Yasmin AbouZahr, MBA 2023 had an unconventional MBA journey. A clinical pharmacist, she moved to Barcelona with two young children. How did she balance her responsibilities as an MBA student and a mother? How did her family adapt to life in Barcelona? She shares her experience in this post.
Why did you decide to pursue an MBA?
After dedicating approximately six years to the healthcare sector as a clinical pharmacist, I noticed that my learning curve had begun to level off, and my aspirations extended beyond the frontlines of clinical practice. Recognizing this as a signal for change and a chance to explore a field that truly ignited my passion, I embarked on a joint venture with my husband: Pursuing our MBA degrees. Consequently, we both made the bold decision to leave our previous roles simultaneously. First, we went to INSEAD for my husband’s MBA, and the subsequent year, we headed to IESE for my own MBA journey. We opted for this consecutive approach because, during this period, we had our son, Taym, and I was expecting our daughter, Sophia, and we didn’t want to jeopardize our family needs.
How was your experience being a mom of 2 and an MBA student?
Returning to school was undeniably thrilling, but it posed an extraordinary challenge to juggle the demands of an intensive MBA program with the care of two children, one of whom was a newborn upon my enrollment at IESE (Sophia was 3.5 months old when I joined IESE). My MBA journey was far from conventional. First, my background in clinical healthcare meant that I had to rapidly bridge a substantial knowledge gap to keep pace with the MBA’s rigorous curriculum. Second, I had to prioritize not only my own well-being but also that of my two children. Consequently, my MBA experience differed significantly from that of my peers and I knew that going into this whole journey. My responsibilities extended beyond the academic realm and self-care; I bore the responsibilities of dependents who relied on me for both physical and emotional support. This encompassed organizing playdates, scheduling doctor check-ups, coordinating afterschool activities, attending birthday parties, all while dealing with occasional kids melt-downs, random illnesses and fevers, breastfeeding, and last-minute nanny cancellations. A lot of the times it felt like crisis management on a daily basis!
How were you able to manage all the demands of the MBA program while taking care of your family?
First and foremost, I firmly believe that a robust support system at home is the cornerstone of a successful experience. In my case, my support system was my husband, Ali. I owe a tremendous debt of gratitude to Ali because none of this would have been possible without his unwavering support. He delayed the start of his new job and stepped into the role of a stay-at-home dad for the first term and part of the second term, taking care of the children and managing our household so that I could wholeheartedly focus on my MBA. He ensured I was on the right track before he left for Dubai to begin his new job in the second term. Even after his departure to Dubai, Ali’s support remained steadfast, transcending continents and navigating through different time zones.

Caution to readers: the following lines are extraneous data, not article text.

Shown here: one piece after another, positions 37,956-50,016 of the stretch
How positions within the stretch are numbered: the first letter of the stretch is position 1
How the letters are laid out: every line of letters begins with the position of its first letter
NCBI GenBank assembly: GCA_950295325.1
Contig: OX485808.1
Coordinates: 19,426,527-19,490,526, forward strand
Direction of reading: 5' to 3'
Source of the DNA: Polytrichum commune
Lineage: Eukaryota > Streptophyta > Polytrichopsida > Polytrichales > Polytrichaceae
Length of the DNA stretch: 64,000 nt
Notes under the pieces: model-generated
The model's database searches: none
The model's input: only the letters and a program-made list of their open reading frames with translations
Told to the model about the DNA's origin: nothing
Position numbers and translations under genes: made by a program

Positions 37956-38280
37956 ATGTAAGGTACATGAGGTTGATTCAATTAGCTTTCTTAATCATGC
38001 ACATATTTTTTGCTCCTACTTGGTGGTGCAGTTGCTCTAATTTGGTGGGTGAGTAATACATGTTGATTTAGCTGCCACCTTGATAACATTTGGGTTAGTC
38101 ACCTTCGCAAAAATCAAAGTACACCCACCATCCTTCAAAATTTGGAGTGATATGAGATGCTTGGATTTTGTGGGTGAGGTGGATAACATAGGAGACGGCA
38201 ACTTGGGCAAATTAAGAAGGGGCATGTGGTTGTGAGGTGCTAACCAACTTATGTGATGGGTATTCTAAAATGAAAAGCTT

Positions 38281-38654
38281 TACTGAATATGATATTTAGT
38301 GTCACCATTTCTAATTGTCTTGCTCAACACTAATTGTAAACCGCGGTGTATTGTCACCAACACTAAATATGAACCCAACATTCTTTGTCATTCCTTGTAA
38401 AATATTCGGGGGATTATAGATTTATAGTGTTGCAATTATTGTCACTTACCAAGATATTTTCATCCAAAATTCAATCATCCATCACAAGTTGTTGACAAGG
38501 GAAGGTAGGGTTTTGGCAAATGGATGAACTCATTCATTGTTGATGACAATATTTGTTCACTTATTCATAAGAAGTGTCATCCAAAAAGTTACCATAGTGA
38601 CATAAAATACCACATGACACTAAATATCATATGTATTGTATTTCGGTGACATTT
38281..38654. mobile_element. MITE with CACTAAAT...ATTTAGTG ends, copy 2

The second crucial element is establishing a solid and consistent daily routine. After my husband departed, this routine became my guiding light. A typical day commenced with the kids waking up at 6 AM. I would start by breastfeeding my daughter and dressing my son for school. Following a quick breakfast, we would head off to school. During breaks between classes, I would rush to the family room to pump breast-milk so that my daughter would have her milk supply for the next day. After classes, I would stay on campus to finish as much as possible of coursework and cases for the following day because I knew that once I stepped through my front door, it was full-time mommy duty. At 4:30 PM sharp, I would make my way down the hill to St. Georges British School to pick up my son and return home. At home, we would prepare dinner and engage in some playtime. By 7 PM, our bedtime routine would commence, complete with a bedtime story and lights out promptly at 7:30 PM. A lot of the times it felt I was running on military mode, but that was the only way to survive this alone. Of course, there were overwhelming moments, especially in the first and second term, when I would wonder “what am I doing here??”, but I persevered with the help of my husband, keeping my focus fixed on my ultimate goal.
The third factor was to hire additional help at home to take care of my baby as I attended school while my husband was away. Our nanny took very good care of our baby girl Sophia who was too young to attend nursery or day care.
The fourth factor was the close-knit circle of friends who took the time to familiarize themselves with my family and my children. They would visit during weekends and public holidays when I was alone with the kids, offering to babysit and engage in playtime.
The fifth factor was the flexibility of the IESE MBA program. IESE has 2 tracks for the MBA program; the 15 months and the 19 months tracks. I chose the 15 months track where I was able to finish all my MBA requirements in less time and re-unite with my family in Dubai.